In March 2013, the new chief executive of Network Ten Holdings reached out to his counterpart at Tennis Australia, Steve Wood, with what the passage of history suggests was a mischievous offer: the perennially third-ranked commercial TV network might be willing to pay $50 million a year to broadcast the Australian Open at home.
“It was more than just a feeling,” McLennan would later say when asked about the price. “I had a strong view that it would have a major beneficial effect for Network Ten.”
“Don’t dismiss us,” McLennan told his tennis counterpart. “We’re very serious. We can pay what you need.”
Wood would tell the Federal Court that McLennan had indicated Ten might be prepared to pay $50 million a year – a huge sum for two weeks of TV sport.
In reality, Ten’s accountants had worked on a bid of $35 million a year, rising by about $2 million over the five years. They couldn’t get the numbers to add up.
Even if the tournament raised $41 million in advertising – and the Open was perfectly timed at the start of the ratings year – Ten would still lose $8 million, according to internal documents tendered in court.
Ten never made a written offer.
The $50 million would obtain almost mystical status, and drive the pursuit of Healy and Mitchell, inside and outside the tennis world, for allegedly colluding with Seven against their own organisation.
Jonathan Beach, a Federal Court judge who intricately dissected the negotiations, would later conclude the amount was “inflated, devoid of analysis and not to be taken seriously”.
Shane Warne has decamped from Melbourne, with job commitments taking him to Britain, reports The Australian’s Jonathan Chancellor.
The spin king will be on the cricket commentary team for Sky Sports, a gig he’s had for over a decade, after securing a travel exemption from the federal government.
He’s headed over for the six white ball games for Australia versus England, three ODIs and then three T20 matches in September.
First up he’ll be commentating on the England vs Pakistan Test which starts this week in Manchester. He’ll be staying at the hotel within the Old Trafford stadium.
“We go into a bio secure hub, where we stay in our room, then we go down two floors from the hotel, commentate, and then at night, go back to our room and don’t leave. No one in, no one out,” Warne says of his new regimen.
“It won’t be too exciting,” he told Eddie McGuire’s MMM Hot Breakfast, suggesting it would allow him instead to catch up on some “admin and emails”.
Mitch Cleary has been reinstated by the AFL, with the league claiming the journalist “acknowledged his mistake” for reporting the identity of Brooke Cotchin at the centre of Richmond’s COVID-19 breach, reports The Age’s Sam McClure.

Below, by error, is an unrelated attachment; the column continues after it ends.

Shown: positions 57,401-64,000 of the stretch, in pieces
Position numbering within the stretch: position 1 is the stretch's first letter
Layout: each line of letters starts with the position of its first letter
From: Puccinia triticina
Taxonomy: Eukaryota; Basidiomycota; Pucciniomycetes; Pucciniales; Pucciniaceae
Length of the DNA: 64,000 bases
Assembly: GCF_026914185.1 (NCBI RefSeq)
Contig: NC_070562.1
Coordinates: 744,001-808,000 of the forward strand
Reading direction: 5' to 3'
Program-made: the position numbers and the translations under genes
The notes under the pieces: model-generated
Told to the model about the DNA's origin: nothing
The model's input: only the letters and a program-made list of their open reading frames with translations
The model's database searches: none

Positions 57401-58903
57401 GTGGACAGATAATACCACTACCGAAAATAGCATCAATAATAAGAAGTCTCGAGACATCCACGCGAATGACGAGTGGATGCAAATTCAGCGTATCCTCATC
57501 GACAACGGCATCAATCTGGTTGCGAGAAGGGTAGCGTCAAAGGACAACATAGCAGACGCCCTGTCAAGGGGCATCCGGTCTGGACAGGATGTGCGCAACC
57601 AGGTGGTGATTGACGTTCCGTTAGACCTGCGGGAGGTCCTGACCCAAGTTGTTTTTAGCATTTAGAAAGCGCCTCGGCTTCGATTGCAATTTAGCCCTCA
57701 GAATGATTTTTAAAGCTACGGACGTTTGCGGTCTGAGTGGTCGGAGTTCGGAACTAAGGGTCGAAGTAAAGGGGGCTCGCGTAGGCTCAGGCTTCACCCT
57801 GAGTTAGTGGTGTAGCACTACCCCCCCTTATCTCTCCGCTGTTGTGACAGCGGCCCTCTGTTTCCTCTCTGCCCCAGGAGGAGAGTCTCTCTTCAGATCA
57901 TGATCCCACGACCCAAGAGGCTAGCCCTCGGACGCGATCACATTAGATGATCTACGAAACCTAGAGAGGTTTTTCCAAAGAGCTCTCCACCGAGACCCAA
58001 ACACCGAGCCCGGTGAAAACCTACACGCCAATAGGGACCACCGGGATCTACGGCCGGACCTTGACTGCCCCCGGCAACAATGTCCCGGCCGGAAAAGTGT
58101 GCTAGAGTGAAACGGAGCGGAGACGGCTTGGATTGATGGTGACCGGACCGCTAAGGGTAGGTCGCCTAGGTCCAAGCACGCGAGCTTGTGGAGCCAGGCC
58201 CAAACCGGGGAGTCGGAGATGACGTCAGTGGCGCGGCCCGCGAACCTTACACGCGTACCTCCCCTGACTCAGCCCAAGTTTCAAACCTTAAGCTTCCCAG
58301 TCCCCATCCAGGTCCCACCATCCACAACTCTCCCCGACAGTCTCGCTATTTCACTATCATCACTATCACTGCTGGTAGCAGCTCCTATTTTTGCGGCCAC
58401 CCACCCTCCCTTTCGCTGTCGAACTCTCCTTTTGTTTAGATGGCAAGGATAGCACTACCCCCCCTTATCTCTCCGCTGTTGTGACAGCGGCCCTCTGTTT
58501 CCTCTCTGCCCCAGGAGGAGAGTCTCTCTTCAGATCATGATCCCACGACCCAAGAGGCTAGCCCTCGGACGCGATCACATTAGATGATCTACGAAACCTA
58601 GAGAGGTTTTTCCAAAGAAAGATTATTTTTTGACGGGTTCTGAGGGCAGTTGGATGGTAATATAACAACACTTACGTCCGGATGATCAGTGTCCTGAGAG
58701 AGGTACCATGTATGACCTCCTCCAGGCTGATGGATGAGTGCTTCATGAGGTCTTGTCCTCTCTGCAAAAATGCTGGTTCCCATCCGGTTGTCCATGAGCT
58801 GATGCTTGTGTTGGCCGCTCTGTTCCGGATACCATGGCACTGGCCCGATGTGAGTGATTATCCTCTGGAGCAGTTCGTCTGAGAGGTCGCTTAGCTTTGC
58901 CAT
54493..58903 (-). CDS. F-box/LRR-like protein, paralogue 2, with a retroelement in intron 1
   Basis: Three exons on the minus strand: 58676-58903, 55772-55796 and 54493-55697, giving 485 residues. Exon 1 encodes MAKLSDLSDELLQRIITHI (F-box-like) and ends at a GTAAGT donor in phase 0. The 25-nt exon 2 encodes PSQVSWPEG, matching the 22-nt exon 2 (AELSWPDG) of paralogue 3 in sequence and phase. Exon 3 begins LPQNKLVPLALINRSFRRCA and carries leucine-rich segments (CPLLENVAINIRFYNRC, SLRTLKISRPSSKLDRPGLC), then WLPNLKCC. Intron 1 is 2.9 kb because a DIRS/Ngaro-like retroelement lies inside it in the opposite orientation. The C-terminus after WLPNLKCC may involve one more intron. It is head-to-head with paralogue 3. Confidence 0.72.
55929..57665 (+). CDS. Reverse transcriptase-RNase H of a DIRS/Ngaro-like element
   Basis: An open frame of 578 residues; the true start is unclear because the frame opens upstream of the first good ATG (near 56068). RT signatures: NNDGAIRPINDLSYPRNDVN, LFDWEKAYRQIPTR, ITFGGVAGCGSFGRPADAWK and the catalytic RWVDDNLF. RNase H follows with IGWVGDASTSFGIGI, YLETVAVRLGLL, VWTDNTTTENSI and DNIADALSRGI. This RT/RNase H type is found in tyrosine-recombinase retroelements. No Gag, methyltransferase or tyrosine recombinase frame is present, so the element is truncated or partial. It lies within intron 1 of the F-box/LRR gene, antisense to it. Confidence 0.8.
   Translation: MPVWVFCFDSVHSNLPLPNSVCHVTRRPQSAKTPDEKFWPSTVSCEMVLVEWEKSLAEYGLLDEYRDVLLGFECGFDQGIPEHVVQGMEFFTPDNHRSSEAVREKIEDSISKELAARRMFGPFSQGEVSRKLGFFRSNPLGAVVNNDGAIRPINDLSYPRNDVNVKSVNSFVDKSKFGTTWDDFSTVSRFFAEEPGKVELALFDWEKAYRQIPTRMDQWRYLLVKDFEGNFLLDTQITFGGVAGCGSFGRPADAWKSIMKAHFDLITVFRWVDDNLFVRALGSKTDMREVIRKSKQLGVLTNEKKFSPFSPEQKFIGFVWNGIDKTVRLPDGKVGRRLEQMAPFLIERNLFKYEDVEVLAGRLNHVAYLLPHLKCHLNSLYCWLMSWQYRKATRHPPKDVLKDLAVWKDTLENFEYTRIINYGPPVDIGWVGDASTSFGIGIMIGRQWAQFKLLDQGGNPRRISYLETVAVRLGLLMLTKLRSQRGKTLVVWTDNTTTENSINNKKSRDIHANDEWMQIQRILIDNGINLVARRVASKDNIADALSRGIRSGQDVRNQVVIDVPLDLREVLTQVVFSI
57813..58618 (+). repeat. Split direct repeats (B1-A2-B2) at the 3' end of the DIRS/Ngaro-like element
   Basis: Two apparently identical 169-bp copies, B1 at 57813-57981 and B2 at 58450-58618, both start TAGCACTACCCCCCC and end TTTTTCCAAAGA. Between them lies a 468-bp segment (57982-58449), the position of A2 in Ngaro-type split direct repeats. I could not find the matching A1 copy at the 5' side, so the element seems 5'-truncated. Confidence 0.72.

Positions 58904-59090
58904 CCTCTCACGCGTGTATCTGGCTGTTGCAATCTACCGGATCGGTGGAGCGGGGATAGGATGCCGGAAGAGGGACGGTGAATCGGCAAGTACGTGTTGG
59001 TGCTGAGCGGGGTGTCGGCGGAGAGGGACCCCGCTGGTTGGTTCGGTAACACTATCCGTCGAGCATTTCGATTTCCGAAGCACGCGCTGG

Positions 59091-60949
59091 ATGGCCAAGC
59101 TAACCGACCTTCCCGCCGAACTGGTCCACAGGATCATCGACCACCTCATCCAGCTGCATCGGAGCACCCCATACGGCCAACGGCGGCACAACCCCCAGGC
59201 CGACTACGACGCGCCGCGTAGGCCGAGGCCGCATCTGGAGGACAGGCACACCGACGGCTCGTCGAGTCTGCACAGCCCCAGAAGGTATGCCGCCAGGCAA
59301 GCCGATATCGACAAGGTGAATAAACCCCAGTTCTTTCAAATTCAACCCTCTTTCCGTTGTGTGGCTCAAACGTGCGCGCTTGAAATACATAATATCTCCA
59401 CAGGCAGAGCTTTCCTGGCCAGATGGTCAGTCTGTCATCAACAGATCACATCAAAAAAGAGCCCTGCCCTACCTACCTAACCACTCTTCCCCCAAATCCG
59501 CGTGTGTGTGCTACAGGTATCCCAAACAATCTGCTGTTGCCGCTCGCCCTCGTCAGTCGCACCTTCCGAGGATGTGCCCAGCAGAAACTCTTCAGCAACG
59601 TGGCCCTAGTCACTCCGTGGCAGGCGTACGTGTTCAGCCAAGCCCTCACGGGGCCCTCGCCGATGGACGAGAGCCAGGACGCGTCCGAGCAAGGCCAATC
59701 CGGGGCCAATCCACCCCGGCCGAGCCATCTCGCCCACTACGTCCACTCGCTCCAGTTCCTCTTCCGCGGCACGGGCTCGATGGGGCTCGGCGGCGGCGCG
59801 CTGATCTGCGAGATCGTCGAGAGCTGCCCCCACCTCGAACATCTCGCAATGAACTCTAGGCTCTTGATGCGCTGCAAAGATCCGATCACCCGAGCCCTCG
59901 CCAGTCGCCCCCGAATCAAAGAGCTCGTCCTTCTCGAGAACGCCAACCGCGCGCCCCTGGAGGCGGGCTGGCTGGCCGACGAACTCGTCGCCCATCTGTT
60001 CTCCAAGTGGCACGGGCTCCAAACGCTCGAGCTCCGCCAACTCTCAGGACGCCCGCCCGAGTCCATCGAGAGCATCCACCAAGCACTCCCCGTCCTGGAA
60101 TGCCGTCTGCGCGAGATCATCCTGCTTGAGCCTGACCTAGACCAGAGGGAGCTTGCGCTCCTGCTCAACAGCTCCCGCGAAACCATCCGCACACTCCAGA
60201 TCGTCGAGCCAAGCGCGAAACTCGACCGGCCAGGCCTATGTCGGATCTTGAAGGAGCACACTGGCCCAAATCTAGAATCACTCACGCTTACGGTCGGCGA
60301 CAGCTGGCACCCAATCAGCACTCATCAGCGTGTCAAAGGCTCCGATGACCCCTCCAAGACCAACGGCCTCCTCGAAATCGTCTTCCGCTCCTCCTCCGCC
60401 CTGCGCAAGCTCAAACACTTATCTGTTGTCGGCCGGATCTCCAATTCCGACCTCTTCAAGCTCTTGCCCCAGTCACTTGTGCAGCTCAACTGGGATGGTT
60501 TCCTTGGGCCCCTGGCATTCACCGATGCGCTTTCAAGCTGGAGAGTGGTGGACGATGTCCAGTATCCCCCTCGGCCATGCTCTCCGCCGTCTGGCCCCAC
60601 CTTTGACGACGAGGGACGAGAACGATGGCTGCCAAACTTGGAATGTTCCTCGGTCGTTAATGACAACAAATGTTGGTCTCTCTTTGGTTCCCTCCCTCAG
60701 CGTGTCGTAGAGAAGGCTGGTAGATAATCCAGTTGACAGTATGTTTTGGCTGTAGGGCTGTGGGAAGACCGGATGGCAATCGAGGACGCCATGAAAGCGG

Cotchin, who is the wife of Richmond captain Trent Cotchin, breached the AFL’s COVID-19 protocols by entering a Queensland beauty salon, leading to the Tigers being fined $45,000 of which $25,000 was suspended.
Cleary was stood down on Saturday for tweeting a screen-shot of Cotchin’s Instagram post.
In a statement, the AFL claimed its website afl.com.au made an editorial decision not to name family members of players who were breaching “return to play” protocols.
“Mitch mistakenly did not follow his department’s editorial decision and named a family member on his own personal Twitter channel on Friday evening,” the league said in a statement.
“Upon speaking to his editor and then realising his tweet was at odds with AFL Media’s editorial decision, Mitch immediately removed his tweet and has acknowledged it was a mistake on his behalf.”
“I don’t know Mitch Cleary, but I do not agree with him being stood down and I have voiced that to the AFL,” Brooke Cotchin said.
“It is his job and it does not help anyone’s situation, especially in current circumstances. Unfortunately I had no input and it is something that is out of my control.”
She said she was “deeply sorry” for her actions leading to the club being fined.
NSW Swifts goal shooter Helen Housby called out Nine for ditching its Super Netball coverage, failing to return and even give the final score after breaking from the action for Victorian Premier Daniel Andrews’ emergency COVID-19 update on Sunday afternoon, reports News Corp’s Jocelyn Airth.
The broadcaster cut coverage in the fourth quarter of a tight battle between the Swifts and the GWS Giants, as Premier Andrews announced that Victoria would enter Stage 4 coronavirus lockdown restrictions.
Housby stressed that she had no objection to interrupting match coverage to broadcast the emergency government announcement.
The English international was, however, disappointed that Nine then cut away from Premier Andrews’ conference to air its NRL pre-game show, without updating netball fans on the outcome of the match.
“COVID is very important and obviously a government message is very important, but I thought the timing of it was a little bit questionable, especially when they went to an NRL pre-game show,” Housby said.
Nine uploaded a full reply of the Swifts 63-61 victory to its online platform after the match.